This week, researchers at Duke University’s Energy Initiative released a new study focused on the local benefits of tightly-regulated shale development. According to the report, shale development in the Commonwealth has had a “substantial” positive effect through boosting “the public finances of local communities and providing new revenues and resources.”
In Pennsylvania, the researchers determined this:
“The local governments we examined in the northeast and southwest regions of Pennsylvania have experienced a range of net positive financial effects as a result of Marcellus shale development. The primary new revenue source for both county and township governments has been from the state’s impact fee.… This revenue has in some cases doubled the operating budgets of townships, and provided substantial new revenue for county governments.”
Here are key excerpts from the report (see pgs. 66-74):
- Bradford County has seen the largest amount of Act 13 disbursements of any Pa. local government, providing roughly $15 million total from 2011 through 2012. These revenues allowed the county to pay off all of its outstanding debt, which stood at $6.2 million in 2011. The county also received roughly $2 million in leasing bonuses and drew royalties of roughly $10,000 per month in 2013.
- Tax revenues for the Lycoming County increased by roughly $1.5 million per year from 2007 through 2012,107 and local officials attribute this in large part to Marcellus activity. … The overall impact for county finances has been a net positive.
- In Tioga County, roughly $9 million in cumulative revenue from Act 13 disbursements over 2011 and 2012 allowed the county to make capital upgrades that it would not have otherwise been able to afford, such as improving EMS facilities and renovating government buildings. The county also received roughly $400,000 from a lease on county-owned land. … With total government expenditures of roughly $30 million in 2011, these new revenues are substantial.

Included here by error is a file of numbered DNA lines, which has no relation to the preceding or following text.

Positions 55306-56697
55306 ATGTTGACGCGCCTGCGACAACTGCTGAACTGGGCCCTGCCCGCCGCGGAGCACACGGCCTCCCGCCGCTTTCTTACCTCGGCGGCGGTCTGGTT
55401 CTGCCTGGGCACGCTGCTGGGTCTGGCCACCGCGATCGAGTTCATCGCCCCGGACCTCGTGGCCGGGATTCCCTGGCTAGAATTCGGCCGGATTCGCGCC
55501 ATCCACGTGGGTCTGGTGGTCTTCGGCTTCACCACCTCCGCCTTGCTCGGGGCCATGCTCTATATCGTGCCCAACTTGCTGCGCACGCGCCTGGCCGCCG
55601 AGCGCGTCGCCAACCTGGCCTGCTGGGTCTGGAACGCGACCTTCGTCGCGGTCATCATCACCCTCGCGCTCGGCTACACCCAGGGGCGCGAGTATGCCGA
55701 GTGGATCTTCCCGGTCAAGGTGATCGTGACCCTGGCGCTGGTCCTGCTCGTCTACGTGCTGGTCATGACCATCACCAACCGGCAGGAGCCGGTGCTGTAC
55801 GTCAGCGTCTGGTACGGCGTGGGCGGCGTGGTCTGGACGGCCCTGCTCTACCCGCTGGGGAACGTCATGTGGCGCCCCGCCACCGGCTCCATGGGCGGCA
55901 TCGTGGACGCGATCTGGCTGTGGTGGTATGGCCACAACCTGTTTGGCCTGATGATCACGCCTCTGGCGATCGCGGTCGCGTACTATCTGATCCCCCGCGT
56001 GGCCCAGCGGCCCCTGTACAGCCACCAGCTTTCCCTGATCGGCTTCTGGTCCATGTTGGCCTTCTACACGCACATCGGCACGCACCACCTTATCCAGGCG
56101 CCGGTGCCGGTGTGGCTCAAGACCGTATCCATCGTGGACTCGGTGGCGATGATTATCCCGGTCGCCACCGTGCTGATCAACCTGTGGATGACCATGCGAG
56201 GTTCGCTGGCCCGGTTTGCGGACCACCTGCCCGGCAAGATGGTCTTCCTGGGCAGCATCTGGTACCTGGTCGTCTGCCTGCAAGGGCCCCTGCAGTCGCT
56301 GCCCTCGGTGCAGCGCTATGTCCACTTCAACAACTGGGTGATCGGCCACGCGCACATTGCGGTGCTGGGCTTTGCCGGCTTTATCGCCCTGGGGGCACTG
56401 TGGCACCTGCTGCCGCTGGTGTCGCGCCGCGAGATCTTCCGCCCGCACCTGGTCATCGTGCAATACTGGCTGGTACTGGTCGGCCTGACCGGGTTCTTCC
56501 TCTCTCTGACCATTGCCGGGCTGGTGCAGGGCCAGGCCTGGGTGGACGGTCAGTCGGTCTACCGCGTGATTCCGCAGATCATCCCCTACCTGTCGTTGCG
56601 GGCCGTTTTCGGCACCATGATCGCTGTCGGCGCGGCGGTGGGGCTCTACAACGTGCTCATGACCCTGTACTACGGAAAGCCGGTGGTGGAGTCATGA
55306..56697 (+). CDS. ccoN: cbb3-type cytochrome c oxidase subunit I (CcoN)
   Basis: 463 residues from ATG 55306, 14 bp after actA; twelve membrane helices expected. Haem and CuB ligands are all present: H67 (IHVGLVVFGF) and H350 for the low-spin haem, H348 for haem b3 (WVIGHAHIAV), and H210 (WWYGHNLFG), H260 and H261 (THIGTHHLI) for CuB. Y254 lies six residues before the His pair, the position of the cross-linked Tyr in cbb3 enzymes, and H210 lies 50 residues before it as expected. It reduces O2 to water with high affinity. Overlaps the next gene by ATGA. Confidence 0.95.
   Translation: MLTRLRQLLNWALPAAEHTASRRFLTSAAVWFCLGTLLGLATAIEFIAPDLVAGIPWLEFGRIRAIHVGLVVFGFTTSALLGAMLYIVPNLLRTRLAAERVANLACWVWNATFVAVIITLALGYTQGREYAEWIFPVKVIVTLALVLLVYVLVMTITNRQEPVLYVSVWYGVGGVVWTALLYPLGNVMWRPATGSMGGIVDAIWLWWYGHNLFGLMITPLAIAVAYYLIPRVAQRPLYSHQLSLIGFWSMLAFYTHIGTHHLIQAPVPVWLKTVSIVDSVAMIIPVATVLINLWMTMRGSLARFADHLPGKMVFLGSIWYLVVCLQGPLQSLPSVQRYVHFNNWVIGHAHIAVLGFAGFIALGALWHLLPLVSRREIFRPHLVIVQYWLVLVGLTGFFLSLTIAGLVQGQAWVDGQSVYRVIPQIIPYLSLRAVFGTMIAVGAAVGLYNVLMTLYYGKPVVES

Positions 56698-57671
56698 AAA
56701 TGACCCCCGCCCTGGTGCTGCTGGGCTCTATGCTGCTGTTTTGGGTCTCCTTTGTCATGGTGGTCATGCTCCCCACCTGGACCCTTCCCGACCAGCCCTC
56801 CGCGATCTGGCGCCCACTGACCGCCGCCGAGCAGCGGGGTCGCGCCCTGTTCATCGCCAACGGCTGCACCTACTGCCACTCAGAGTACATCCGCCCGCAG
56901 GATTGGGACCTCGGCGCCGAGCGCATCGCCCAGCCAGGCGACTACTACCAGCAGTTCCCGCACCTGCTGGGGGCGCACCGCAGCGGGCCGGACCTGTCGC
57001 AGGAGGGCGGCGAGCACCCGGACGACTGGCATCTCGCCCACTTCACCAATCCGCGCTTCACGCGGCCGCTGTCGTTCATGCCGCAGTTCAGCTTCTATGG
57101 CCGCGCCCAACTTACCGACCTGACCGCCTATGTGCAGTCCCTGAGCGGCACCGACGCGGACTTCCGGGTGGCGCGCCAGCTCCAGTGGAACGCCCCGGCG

- The townships of Columbia, Dimock, Springville, and Sullivan each received Act 13 distributions in 2011 and 2012 of roughly $500,000 per year, essentially doubling the annual budget for each township. Some also saw increased revenue from permits required when natural gas gathering lines cross township roadways, along with leasing bonuses and royalties on township-owned land.
- Other in-kind contributions have been substantial for some townships. Donations from operators helped pay for new fire trucks and other emergency service vehicles, along with donations of park equipment and signage. One noteworthy contribution came during a severe flood in 2010, when a specialized water pipe was washed away underneath a road in Dimock. Local officials described how a gas operator found the replacement part that the township was unable to locate, drove several hours to retrieve it, and repaired the damage within 24 hours. The affected road, which was an important artery for local schools, quickly reopened.
- Officials in all the local governments we visited in this region reported net positive financial impact from Marcellus development.
- In Greene County, distributions from Act 13 totaled roughly $3 million per year in 2011 and 2012, representing 10 percent of the county’s annual revenues. … The county has seen substantial revenue from natural gas production on county-owned property, with leasing bonuses and royalties totaling roughly $1.2 million through late 2013.
- Washington County’s Act 13 disbursements were roughly $4.5 million per year in 2011 and 2012. … The county has leased substantial acreage for Marcellus shale development and netted roughly $8 million in revenue from lease payments through June 2013. … The county has also received some in-kind donations from operators, such as a new running trail in a county-owned park estimated to be worth $750,000.
- We examined six townships in Greene and Washington counties, which uniformly reported net positive financial impacts from Marcellus development. Just as in the Northern Tier, the primary reason for these net benefits were twofold: First, natural gas operators maintained and repaired the roadways that they affected and second, Act 13 disbursements allowed the townships to purchase new equipment and improve services.
- Local officials…noted in multiple cases a variation on the theme: “I wish I had a gas well on every road,” since repairs made after wells were completed often left roads in better shape than before drilling began.
- Act 13 disbursements provided large new revenues to many of these townships. The six townships we visited received between $80,000 and $1 million per year in 2011 and 2012, allowing them to purchase new road maintenance equipment. For small townships with annual budgets sometimes in the range of $500,000 per year, this has been a major new revenue stream.
- Another source of revenue for some townships has been from leasing bonuses and royalties, along with some increases in property tax revenue from new industrial facilities such as gas processing plants locating within township borders. Some townships where natural gas-related industrial facilities have located have seen new revenues from a locally-levied earned income tax, which is assessed on every worker in a given township.